Cyberpunk comics: recommended reading

Cyberpunk comics: recommended reading

Cyberpunk comics

Cyberpunk is one of the most compelling and exciting narrative settings. Cyberspace, mega corporations and a creepy future society are the essentials of cyberpunk and these features are also great for great comics. Since the dark technological future immortalized by authors like Gibson and Sterling has become one of the most iconic in science fiction, even comics have seen in this narrative context a universe in which to set compelling stories. And so it was, to the point that now we are about to talk about the best cyberpunk comics ever.

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The Long Tomorrow Tokio Ghost Hard Boiled Private Eye Ronin Ghost in the Shell Judge Dredd: Mega-City 2 Transmetropolitan Robocop: Dead or Alive Akira

The Long Tomorrow

When Alejandro Jodorowsky decided to make the craziest feat of his career, that is to make a very long film inspired by Dune had put together an impressive art team. This team included Jean Giraud, the French designer better known as Moebius, and screenwriter Dan O'Bannon.

During the eternal work on that project, O ’Bannon, already a veteran of the success of Darkstar, had started writing a science fiction story. When Moebius read those pages, he was impressed and asked the author to turn them together into a comic. From this communion of intentions, The Long Tomorrow was born, a 15-page comic that is not a cyberpunk comic, but has even marked the subsequent cyberpunk imagery in a profound way. Ridley Scott drew heavily on Moebius's vision in creating his future Los Angeles for Blade Runner, and even William Gibson drew inspiration from The Long Tomorrow for the aesthetics of his Neuromancer. And incidentally, police robots known as RobotCop appear in The Long Tomorrow, remember anything? The Long Tomorrow is the grail of cyberpunk comics, also being partly the original spark

Tokio Ghost

Rick Remender and Sean Murphy take us to 2089, to an America where cyberpunk setting is portrayed to perfection. The two protagonists, Debbie Decay and Led Dent, are the two souls of the cybeprunk imaginary: she, attached to a desperate humanity, he is now a symbol of a society in which it is impossible to live without the influence of technology. Influenced by the manga imaginary, the future urban environment is chaotic, the background of a hyperkinetic story that finds a contrast in the second part, in which humanity seeks redemption. All the themes of the genre are present in Debbie Decay's tragedy, making Tokyo Ghost one of the best cyberpunk comics.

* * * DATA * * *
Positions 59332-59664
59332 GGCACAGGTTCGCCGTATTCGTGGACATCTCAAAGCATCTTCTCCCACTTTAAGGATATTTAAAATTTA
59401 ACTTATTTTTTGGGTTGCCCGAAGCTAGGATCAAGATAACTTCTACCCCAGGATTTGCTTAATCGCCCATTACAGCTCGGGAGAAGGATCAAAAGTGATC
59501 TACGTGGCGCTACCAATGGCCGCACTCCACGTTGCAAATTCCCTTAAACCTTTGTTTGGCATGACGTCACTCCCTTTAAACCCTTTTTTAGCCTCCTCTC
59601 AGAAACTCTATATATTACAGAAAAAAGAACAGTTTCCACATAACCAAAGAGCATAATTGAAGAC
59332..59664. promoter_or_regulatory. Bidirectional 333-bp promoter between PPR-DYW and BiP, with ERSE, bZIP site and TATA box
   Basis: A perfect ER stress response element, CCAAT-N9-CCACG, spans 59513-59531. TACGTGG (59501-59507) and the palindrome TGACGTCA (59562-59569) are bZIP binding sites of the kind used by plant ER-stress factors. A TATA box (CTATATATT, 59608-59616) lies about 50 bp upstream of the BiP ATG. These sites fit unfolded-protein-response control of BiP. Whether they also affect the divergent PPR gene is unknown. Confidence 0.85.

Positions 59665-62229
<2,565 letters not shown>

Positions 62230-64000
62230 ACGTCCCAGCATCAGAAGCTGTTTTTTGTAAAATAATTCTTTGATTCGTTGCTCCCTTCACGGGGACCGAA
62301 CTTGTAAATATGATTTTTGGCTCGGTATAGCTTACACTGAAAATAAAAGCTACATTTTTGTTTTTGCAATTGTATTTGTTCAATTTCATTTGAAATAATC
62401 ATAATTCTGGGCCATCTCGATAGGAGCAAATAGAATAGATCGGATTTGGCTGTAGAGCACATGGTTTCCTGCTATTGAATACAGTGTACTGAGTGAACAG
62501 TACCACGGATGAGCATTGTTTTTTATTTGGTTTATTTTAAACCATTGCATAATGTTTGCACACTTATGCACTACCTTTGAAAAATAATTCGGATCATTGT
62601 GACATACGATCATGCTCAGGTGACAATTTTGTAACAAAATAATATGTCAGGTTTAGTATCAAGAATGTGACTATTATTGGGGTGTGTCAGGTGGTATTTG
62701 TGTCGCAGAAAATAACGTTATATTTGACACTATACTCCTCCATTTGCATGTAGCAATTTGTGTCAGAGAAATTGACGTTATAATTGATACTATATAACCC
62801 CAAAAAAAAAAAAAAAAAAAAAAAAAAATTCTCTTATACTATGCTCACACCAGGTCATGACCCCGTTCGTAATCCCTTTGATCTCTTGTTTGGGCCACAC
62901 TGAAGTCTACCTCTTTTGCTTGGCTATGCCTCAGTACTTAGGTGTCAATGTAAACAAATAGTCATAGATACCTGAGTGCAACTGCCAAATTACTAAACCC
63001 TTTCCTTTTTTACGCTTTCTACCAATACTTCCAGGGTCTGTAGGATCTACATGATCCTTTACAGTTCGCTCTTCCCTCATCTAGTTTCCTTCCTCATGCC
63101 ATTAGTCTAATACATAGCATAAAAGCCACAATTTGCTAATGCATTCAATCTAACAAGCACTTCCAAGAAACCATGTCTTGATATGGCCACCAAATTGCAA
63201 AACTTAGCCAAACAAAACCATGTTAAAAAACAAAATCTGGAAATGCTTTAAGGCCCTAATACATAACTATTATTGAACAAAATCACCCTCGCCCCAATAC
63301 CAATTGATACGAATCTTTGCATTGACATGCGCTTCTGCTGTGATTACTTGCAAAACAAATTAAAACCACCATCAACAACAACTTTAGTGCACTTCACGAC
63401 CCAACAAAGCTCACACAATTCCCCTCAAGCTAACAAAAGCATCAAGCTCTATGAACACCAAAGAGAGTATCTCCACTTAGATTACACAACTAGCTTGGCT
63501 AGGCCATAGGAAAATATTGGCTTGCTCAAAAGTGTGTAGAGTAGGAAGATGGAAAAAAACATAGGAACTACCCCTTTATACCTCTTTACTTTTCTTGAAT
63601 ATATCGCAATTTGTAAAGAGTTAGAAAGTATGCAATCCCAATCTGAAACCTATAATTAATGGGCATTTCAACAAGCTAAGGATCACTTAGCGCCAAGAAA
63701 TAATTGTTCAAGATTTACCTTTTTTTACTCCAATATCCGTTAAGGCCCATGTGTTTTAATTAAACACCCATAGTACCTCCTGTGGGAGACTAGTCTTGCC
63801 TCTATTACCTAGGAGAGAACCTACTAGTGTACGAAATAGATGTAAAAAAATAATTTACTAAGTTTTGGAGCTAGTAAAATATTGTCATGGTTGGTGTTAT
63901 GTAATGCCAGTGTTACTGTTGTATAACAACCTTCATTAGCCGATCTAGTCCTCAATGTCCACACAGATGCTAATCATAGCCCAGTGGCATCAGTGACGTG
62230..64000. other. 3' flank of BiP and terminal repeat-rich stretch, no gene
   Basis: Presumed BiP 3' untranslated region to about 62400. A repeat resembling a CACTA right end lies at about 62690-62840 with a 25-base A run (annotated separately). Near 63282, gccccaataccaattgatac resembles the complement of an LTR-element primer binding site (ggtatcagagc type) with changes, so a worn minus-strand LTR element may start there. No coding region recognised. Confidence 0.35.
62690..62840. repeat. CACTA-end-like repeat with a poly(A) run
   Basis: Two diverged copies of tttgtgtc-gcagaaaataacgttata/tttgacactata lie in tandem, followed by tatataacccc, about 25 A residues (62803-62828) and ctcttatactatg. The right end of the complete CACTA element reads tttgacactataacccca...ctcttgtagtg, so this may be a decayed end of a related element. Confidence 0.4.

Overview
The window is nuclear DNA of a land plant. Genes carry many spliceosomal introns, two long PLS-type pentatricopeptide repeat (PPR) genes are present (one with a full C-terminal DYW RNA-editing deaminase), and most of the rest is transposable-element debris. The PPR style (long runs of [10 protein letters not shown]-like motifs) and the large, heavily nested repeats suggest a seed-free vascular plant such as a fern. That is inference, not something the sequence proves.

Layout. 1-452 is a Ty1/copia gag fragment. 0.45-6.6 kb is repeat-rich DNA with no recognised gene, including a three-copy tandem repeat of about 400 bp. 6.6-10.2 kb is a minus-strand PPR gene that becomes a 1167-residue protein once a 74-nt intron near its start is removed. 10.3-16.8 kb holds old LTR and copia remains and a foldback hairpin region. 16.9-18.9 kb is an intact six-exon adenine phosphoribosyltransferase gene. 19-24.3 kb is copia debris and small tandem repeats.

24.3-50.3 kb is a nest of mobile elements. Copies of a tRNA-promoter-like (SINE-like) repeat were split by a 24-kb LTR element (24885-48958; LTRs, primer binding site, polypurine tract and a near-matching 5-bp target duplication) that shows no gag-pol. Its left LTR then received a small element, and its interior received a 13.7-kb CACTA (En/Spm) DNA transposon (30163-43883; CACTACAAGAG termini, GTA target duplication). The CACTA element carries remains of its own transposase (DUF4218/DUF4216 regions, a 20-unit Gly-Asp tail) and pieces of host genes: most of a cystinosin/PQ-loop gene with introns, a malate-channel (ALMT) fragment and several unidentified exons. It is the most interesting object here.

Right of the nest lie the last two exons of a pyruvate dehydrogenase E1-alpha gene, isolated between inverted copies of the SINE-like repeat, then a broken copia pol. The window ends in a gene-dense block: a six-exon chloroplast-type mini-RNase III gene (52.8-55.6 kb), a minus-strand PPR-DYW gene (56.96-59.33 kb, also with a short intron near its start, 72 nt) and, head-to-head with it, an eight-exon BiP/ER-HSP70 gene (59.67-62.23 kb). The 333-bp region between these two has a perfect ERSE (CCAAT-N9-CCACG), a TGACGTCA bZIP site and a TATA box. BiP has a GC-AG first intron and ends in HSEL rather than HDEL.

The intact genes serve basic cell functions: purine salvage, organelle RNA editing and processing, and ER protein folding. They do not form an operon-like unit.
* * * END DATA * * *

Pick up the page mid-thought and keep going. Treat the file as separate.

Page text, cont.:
Again Frank Miller, with a story in which the cyberpunk element is tinged with a hint of the supernatural. When the demon Agat imprisons the spirit in a masterless samurai, a Ronin, inside a sword, cannot imagine this prison being broken. Yet, Ronin finds himself free from his imprisonment in 21st century New York, with his consciousness fused into the body of Billy, a paralegic who moves with artificial limbs and endowed with telekinetic powers. Frank Miller has created a complex cyberpunk work, still current in terms of themes and narrative, but which seems far from the current taste for the management of action scenes. Ronin is still a must-read for anyone looking for cyberpunk comics!

Ghost in the Shell

The manga that represents one of the main points expressiveness of cyberpunk. Masamune Shirow's work fully collects the legacy of some of the essential themes of cyberpunk literature, from the symbiotic relationship between man and technology to the difficult understanding of man-machine interaction. Also in the realization of the visual system of the future world, Shirow found an excellent synthesis to best express the suggestions of cyberpunk. Ghost in the shell was able to heavily influence subsequent cyberpunk productions, from cinema to comics, becoming a staple for lovers of cyberpunk comics.

Judge Dredd: Mega-City 2

Taking advantage of the incredible setting created by John Wagner and Carlos Ezquerra, already sufficiently full of references to some of the symbols of cyberpunk literature, Douglas Wolk and Ulises Farinas further explore these you wait while transporting the granite Judge from Mega-City 1 to Mega-City 2, built on the old one on the ruins of old California, in Judge Dredd: Mega-City 2. In this new version of Dredd, the Law becomes a kind of farce, adapted to a society in which everyone is famous, whose fame becomes synonymous with respect and importance within society. Within Judge Dredd: Mega-City 2 numerous references to the tradition of cyberpunk literature appear, combining the charm of the setting with the root of social criticism


Katsuhiro Ōtomo's anime is often celebrated more, but Akira is one of the most beloved cyberpunk manga in history. The credit goes to the story perfectly integrated into the dictates of the genre, with an oppressive and sparkling metropolitan society, beautifully rendered both in the characterization of the characters and in the settings

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